Ted Sanders writes the kind of sensitive, careful prose that makes it easy for the reader to forge connections with the most unconventional of characters—whether a flounder or a lizard—and to live for pages as someone (or something) you thought you could never identify with.
A collection of fourteen individual narratives, each forming its separate universe, No Animals We Could Name (Graywolf Press; 272 pages) is a beautiful expression of feeling in the form of prose. Putting a surrealist spin on the most realist situations, Sanders’ hyper-observant prose and delicate descriptions are at once gentle and urging, prompting you to think about what really lays beneath the surface.
In the three-part story “Airbag,” the main character’s boyish fascination with a dwarf named Dorlene slowly unfolds amid a backdrop of self-indulgent schmoozing and stale party snacks. And in a story about a lion ragdoll, you see the twisted underside of a grown-up’s imaginary friend gone wrong. That story most overtly expresses the profound sense of melancholy that echoes in all these stories.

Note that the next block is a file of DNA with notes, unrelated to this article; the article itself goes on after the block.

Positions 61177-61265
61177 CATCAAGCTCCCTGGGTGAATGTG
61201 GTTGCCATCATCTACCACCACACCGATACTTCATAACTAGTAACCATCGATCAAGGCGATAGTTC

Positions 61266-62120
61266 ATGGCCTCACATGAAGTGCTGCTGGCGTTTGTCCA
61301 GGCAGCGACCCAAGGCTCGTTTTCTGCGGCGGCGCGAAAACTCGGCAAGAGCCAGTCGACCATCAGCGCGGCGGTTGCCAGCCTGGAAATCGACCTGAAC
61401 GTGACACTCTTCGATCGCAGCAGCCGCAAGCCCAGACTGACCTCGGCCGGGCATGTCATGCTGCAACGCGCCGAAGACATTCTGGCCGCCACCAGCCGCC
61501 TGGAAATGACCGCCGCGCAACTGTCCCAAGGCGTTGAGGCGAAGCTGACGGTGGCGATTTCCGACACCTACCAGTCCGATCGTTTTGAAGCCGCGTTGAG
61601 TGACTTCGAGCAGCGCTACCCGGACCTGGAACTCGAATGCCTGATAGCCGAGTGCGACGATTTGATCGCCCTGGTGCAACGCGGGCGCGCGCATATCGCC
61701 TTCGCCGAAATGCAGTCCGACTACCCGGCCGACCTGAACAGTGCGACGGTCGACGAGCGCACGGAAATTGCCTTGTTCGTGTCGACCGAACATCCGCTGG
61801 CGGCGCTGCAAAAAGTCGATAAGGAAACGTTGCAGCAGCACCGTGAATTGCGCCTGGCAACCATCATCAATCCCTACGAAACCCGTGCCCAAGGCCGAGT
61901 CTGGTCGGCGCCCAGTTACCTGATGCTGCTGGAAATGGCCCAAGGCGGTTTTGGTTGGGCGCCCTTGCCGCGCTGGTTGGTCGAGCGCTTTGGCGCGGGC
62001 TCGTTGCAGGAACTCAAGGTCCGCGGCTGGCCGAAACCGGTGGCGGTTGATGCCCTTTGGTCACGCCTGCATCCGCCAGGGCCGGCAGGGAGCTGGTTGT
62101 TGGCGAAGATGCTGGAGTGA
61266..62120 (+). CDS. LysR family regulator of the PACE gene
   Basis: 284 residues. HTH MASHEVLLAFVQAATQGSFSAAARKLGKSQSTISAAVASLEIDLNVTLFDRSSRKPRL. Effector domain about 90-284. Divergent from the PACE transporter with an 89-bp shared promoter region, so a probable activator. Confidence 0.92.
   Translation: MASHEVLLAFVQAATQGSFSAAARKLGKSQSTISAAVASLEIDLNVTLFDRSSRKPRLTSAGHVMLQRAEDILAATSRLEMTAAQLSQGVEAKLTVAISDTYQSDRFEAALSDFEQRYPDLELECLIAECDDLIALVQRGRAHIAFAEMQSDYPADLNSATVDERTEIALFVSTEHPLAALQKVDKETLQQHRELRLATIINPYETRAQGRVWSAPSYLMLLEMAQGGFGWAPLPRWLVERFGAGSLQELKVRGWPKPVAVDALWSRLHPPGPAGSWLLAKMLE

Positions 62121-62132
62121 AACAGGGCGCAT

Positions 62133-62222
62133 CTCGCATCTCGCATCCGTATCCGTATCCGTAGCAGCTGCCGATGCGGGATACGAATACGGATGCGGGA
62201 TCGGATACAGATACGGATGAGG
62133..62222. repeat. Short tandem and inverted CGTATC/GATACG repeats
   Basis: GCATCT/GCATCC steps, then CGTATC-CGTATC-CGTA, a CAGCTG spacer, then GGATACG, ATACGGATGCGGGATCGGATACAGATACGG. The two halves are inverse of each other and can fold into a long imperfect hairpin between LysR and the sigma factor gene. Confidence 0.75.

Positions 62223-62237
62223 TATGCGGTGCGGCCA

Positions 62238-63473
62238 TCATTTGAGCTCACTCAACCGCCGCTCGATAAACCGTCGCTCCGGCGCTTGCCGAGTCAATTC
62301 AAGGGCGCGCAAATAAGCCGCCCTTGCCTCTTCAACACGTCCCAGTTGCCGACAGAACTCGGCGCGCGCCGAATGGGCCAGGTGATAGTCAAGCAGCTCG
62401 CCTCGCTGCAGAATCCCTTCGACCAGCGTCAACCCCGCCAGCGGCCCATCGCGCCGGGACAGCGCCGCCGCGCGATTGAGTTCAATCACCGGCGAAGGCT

At times, Sanders’ “observe and let it unfold” approach can make the collection, which won the 2011 Bread Loaf Writers’ Conference Bakeless Prize, seem overly vague and self-indulgently mysterious. But Sanders has a rare gift for articulating the things most of us can only mutely feel and vaguely process. Like a meticulous anthropologist, he adopts a sense of clinical detachment, observing the minute details that lead us to insights.
A writer who delicately explores every crevice of the human body, who scrutinizes every action from the outside in, Sanders explores the awkwardness, cynicism and uncertainty that so often surrounds our relationships. Through fresh prose that is emotional and dispassionate at once, he has done something great in No Animals We Could Name, creating a complex work that speaks to the oddity of modern life.